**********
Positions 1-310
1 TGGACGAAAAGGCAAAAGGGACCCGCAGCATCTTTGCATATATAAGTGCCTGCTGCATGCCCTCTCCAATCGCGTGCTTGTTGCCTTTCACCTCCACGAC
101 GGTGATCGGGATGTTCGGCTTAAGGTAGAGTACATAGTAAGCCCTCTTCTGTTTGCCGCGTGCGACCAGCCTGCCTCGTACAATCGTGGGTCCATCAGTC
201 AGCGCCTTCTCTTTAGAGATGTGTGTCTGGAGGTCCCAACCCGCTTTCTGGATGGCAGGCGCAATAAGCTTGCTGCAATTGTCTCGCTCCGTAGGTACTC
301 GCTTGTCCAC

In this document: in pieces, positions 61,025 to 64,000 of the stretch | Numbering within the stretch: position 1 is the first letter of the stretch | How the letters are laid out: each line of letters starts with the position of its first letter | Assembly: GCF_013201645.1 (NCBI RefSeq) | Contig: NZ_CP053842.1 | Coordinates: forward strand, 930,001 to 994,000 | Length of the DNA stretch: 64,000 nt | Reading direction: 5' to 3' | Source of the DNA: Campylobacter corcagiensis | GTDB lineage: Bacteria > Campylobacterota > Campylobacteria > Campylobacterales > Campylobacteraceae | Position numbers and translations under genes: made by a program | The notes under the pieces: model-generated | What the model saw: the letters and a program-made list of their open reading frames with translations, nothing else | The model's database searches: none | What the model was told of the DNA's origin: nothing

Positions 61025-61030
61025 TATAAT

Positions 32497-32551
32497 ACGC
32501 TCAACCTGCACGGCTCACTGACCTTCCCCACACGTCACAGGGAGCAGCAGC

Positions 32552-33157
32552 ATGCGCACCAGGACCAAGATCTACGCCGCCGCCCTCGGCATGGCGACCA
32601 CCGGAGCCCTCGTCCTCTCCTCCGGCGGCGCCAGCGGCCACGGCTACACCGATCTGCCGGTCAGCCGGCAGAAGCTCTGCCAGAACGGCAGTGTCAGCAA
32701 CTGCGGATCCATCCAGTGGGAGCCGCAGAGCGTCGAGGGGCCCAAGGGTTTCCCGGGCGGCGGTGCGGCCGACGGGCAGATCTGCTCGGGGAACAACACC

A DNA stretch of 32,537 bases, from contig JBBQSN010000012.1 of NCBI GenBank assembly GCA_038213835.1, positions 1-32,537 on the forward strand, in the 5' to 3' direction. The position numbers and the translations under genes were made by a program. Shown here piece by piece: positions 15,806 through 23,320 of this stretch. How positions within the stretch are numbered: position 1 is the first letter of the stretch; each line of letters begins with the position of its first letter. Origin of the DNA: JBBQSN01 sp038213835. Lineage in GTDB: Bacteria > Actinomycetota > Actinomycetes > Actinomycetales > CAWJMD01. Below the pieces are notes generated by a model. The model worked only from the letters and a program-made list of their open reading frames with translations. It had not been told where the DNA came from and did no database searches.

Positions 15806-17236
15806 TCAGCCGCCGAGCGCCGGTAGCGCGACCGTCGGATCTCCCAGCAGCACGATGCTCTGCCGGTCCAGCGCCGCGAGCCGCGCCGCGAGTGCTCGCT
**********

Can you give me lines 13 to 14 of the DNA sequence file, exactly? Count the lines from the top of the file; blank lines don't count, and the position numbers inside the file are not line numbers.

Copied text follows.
32552 ATGCGCACCAGGACCAAGATCTACGCCGCCGCCCTCGGCATGGCGACCA
32601 CCGGAGCCCTCGTCCTCTCCTCCGGCGGCGCCAGCGGCCACGGCTACACCGATCTGCCGGTCAGCCGGCAGAAGCTCTGCCAGAACGGCAGTGTCAGCAA